Nature in the form of flowers and leaves inspired Lilian Thomas Burwell’s paintings and “painted sculpture.” In a video interview she admitted to being an avid gardener and declared: “All of my work is a result of what my life is.”

Burwell was born in Washington, DC, but soon after her family was residing in New York City where she went to the progressive Little Red Schoolhouse in Greenwich Village before going to public schools in Harlem. She attended the prestigious High School of Music and Art, 1940–1941, but left before graduating and returned to Washington to earn her diploma from Dunbar High School in 1944. She went to Pratt Institute in Brooklyn from 1944 to 1946, and then to the District of Columbia Teachers College (now the University of the District of Columbia) and in 1974 obtained a Bachelor of Fine Arts equivalency degree for her many years of teaching. Beginning in 1951 she was employed as a cartographic draughtsman for the United States Coast and Geodetic Survey and was a teacher at St. Margaret’s School in Seat Pleasant, Maryland, 1955 to 1964. During this time, she encountered David Driskell, an alumnus of Catholic University, and developed a friendship with Sam Gilliam. She then worked for the Department of Commerce, 1964–1967, as a publication and exhibits specialist, and between 1967 and 1974 she was a master art teacher for public schools in the District. In 1975 she received her Master of Fine Arts degree from Catholic University in consortium with American University, followed by teaching at the Duke Ellington School of the Arts, until she retired in 1980.         

Burwell was an active member of her art community; beginning in 1981 she served a three-year term on the District of Columbia Commission on the Arts and Humanities along with Driskell, Gilliam, and William Christenberry. She was the founding director of The Alma Thomas Memorial Gallery during its one year of existence, 1983. She was a board member of the Arlington (Virginia) Arts Centers from 1984 to 1987 (now the Museum of Contemporary Art Arlington) and a member of the Smithsonian Institution Renwick Alliance from 1989 to 1992. The DC Commission on the Arts gave her the individual artist award for excellence in 1998 and four years later Burwell received the Lifetime Achievement Award from Howard University in Washington alongside Betye Saar and Alvia Wardlaw.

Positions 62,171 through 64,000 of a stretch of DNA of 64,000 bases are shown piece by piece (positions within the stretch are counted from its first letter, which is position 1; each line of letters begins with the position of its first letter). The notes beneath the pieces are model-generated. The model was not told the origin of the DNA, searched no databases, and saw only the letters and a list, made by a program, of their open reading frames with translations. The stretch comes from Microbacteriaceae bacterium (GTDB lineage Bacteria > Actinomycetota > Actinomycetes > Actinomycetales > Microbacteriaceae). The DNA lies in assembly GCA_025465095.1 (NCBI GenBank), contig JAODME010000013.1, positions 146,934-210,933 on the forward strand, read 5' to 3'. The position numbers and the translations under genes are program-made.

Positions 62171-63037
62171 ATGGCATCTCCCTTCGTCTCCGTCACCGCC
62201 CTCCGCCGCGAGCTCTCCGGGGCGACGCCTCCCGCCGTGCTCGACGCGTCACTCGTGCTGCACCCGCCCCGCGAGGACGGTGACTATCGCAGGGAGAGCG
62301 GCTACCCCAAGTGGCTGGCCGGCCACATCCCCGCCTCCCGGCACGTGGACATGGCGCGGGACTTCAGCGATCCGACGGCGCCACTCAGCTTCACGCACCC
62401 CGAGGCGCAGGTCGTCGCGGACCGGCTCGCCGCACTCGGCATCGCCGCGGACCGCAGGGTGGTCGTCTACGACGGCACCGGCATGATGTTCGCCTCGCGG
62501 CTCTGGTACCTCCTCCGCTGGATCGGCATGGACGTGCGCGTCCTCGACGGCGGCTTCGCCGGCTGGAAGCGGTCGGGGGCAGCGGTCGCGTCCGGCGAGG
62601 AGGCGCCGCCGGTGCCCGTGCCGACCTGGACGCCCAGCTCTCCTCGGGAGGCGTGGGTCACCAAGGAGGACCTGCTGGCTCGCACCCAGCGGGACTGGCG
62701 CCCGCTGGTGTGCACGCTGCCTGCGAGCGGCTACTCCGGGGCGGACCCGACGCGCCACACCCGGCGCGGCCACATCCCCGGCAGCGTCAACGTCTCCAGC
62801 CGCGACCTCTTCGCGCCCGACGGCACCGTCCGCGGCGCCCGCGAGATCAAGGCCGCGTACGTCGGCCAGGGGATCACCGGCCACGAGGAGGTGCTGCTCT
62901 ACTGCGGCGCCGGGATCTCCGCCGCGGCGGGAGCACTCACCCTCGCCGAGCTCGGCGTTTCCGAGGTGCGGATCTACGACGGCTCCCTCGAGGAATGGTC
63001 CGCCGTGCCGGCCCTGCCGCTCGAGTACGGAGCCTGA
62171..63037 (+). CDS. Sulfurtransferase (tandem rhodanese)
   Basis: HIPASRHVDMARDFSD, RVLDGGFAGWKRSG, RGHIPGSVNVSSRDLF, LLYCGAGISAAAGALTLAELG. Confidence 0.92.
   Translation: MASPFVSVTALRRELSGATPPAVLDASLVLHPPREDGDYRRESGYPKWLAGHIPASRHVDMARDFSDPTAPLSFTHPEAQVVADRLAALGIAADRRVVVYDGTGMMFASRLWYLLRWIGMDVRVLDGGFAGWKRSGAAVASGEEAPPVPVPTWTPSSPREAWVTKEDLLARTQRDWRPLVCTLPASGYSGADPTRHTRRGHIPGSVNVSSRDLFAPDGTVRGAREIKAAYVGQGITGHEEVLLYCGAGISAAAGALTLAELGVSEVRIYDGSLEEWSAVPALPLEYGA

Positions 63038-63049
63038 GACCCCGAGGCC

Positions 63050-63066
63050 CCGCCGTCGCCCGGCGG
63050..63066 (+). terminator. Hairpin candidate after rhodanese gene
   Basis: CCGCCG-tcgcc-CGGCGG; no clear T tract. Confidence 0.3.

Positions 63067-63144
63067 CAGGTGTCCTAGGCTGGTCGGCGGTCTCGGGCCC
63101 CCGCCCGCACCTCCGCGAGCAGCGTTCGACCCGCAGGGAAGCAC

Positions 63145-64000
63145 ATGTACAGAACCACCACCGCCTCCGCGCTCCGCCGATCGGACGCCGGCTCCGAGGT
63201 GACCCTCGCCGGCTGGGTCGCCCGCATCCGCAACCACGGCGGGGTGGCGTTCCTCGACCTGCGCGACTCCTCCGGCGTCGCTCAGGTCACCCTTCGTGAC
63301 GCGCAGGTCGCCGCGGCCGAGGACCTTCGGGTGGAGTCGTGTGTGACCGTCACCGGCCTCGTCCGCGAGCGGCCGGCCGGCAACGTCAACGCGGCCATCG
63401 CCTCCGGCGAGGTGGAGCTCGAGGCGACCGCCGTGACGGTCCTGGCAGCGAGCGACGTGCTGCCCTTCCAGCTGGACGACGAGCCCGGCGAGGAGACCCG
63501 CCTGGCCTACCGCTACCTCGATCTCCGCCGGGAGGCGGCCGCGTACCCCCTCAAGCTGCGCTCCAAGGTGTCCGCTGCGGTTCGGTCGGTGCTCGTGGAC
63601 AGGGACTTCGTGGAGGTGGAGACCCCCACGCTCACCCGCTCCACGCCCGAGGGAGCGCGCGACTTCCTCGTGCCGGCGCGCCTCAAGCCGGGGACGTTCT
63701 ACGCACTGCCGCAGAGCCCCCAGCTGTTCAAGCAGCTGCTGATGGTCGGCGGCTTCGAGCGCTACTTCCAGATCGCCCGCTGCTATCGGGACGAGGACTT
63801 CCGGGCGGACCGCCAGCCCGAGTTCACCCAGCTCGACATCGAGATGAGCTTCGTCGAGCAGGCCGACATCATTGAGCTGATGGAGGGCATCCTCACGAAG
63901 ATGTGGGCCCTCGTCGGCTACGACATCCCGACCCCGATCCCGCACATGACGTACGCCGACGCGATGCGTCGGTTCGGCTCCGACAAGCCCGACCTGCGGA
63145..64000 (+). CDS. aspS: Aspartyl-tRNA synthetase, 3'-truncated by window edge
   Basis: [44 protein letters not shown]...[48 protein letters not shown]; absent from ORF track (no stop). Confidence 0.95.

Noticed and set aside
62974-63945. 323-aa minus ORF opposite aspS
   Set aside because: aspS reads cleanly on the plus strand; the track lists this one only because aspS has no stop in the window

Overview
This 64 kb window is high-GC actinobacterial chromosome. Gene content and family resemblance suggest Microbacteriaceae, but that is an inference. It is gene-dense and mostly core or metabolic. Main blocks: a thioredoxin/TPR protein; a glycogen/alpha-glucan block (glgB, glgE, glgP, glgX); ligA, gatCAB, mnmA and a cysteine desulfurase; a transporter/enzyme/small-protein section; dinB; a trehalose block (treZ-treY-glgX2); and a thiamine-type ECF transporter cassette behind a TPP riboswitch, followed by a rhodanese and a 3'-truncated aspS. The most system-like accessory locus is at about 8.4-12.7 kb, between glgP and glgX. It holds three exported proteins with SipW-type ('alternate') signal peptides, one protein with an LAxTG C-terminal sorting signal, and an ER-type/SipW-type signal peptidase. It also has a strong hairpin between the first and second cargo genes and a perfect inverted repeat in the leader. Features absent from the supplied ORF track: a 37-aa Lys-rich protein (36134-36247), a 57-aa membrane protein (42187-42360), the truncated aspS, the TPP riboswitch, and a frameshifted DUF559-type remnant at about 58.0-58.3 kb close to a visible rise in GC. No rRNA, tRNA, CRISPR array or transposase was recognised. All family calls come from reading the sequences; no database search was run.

In 1997 Hampton University Museum in Hampton, Virginia, organized a retrospective of Burrell’s art called From Painting to Painting as Sculpture: The Journey of Lilian Thomas Burwell. In an introductory essay Driskell enthused: “What we see in Burwell’s work is neither traditional nor literally symbolic in an iconic sense; it is transcendental in showing stylistic diversity of earthly beauty and cosmic vision. There is the familiar yet understated elegant taste that we have come to associate with Burwell’s work over a long period of time.” Burwell wrote an extensive essay about “her journey,” revealing autobiographical details along with her personal philosophy. She began “at the point of Abstract Expressionism in the early sixties,” with easel paintings displaying bold brushwork and organic shapes. 

Gradually, Burwell increased the size of her canvases, using brighter colors and shapes that are reminiscent of flowers. Around 1982 her work evolved into three-dimensional pieces: at first shaped canvases, then contoured wood which she cut and covered with canvas, then Plexiglas that she molded in a convection oven. She also created a few immersive installations. “At first I did my planning by making cardboard maquettes which I translated into wood, though now I no longer make models if I can avoid it. I prefer working directly, allowing the materials to follow the path of my inclination. For painting I still prefer that the texture of the canvas serve as counterpoint to the drag of the brush. So I continue to cover the wooden shapes with canvas before they are primed. These works are still very much paintings to me, although they are also sculptural in form. They are still minimalist, still with only a whisper touch of color.”

In addition to her paintings and sculpture, Burwell expressed herself in poetry. A 2008 volume called A Dichotomy of Passion: The Two Masters, consists of her poems—at times referencing the Bible and Langston Hughes—superimposed on reproductions of her paintings. “Here I trace the evolvement of a personal life of spirit through poetry. … The spirit grows even as the body diminishes!”